Populations of vertebrates have declined by 52% since 1970 due to habitat loss, degradation and other factors
A recent report called the Living Planet Index found that populations of vertebrates – which are any animals with backbones – have declined by 52% since 1970. The highest area, shown in the map above in yellow and red, are either areas of high animal biodiversity or high human population density or both. The report attributes these declines primarily to habitat loss and degradation, hunting and fishing and climate change. But industrial farming – growing more food for more people – is also to blame for much of this loss of nature.
Human economies use one-third of all new chemical energy leaving the balance for millions of other species
These impacts tie to the scale of how much of Earth’s income we direct to human systems. Each year on Earth the sun combines with rain and soil to generate new chemical energy via plant growth. After accounting for their own respiration*, the total of this annual growth is referred to as “net primary productivity.” Human economies, by redirecting biomass and crops, appropriate approximately one-third of all this net primary productivity, leaving the other two-thirds for millions of other species. [*A process in living organisms involving the production of energy, typically with the intake of oxygen and the release of carbon dioxide from the oxidation of complex organic substances].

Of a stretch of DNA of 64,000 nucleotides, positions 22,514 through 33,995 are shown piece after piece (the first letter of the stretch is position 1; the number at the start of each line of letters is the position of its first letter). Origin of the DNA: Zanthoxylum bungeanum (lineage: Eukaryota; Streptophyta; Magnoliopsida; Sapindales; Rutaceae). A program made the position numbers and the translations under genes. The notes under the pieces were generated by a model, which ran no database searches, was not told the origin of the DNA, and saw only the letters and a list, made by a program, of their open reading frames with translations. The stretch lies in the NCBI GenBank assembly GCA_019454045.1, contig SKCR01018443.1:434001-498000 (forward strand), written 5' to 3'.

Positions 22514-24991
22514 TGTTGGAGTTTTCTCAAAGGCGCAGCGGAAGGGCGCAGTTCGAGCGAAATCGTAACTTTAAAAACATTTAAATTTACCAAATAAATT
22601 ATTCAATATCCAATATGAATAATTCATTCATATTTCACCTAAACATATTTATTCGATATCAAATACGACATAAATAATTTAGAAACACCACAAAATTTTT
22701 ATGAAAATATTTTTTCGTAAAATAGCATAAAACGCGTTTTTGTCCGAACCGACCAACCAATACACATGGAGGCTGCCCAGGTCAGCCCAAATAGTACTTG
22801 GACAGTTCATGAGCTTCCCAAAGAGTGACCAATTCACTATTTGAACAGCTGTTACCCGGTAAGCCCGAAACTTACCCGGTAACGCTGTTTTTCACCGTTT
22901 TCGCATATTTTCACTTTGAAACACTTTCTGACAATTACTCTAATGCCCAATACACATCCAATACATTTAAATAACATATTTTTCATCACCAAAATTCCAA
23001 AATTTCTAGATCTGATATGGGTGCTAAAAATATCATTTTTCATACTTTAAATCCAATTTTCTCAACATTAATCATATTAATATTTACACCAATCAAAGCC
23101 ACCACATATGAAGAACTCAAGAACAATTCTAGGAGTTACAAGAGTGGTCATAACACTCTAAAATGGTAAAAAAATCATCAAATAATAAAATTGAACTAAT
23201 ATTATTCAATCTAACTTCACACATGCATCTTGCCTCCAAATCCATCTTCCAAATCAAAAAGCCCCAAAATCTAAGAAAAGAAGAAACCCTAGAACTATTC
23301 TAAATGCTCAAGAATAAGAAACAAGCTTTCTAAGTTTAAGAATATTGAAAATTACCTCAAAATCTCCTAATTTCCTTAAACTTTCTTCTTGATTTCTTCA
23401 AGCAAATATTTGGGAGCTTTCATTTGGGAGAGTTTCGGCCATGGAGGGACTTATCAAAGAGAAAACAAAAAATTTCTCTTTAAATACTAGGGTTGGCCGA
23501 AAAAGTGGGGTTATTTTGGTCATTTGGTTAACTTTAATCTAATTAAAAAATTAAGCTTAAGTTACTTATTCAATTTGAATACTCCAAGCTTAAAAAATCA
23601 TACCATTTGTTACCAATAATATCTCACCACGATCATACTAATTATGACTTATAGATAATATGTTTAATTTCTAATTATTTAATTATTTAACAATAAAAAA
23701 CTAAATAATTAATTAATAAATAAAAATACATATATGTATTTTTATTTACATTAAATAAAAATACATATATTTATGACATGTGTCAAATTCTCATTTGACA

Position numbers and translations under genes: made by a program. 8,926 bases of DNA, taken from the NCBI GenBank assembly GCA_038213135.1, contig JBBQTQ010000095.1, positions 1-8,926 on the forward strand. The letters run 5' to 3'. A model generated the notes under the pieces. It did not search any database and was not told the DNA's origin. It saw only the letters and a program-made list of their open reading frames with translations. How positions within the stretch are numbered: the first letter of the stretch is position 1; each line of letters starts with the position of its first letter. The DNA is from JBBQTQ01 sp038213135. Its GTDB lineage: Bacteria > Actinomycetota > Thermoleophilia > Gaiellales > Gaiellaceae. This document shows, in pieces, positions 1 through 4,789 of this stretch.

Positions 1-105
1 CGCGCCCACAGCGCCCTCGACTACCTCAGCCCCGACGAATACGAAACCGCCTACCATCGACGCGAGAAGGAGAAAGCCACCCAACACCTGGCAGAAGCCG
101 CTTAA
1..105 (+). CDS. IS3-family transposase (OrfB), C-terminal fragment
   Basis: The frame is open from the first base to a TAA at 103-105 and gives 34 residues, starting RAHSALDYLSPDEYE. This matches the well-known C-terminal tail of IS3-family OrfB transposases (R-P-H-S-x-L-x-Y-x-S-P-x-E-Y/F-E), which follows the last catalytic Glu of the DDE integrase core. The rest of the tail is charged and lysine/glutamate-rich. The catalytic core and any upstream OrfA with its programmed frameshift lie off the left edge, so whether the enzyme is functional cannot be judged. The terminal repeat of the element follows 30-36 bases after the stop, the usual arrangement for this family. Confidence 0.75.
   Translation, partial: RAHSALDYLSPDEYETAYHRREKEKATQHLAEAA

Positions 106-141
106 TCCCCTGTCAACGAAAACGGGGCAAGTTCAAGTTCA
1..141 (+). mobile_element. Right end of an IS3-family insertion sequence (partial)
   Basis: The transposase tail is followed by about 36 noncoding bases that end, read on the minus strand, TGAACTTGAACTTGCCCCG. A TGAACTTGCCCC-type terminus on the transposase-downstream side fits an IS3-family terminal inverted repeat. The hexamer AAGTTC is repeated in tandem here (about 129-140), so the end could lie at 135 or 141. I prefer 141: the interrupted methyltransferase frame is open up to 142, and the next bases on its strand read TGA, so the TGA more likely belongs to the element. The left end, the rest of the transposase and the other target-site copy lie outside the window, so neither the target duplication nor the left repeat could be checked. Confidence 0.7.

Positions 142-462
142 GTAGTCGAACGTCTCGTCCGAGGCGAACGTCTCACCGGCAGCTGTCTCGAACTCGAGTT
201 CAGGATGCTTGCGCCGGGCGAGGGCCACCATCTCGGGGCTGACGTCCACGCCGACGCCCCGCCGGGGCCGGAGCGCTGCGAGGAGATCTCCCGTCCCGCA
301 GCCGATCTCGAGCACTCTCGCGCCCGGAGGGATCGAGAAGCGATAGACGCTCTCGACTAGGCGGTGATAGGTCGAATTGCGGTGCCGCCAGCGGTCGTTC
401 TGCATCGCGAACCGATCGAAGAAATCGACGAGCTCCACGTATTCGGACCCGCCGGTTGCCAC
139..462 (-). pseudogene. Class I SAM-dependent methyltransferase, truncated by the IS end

There have been significant declines in global bird populations over the past 50 years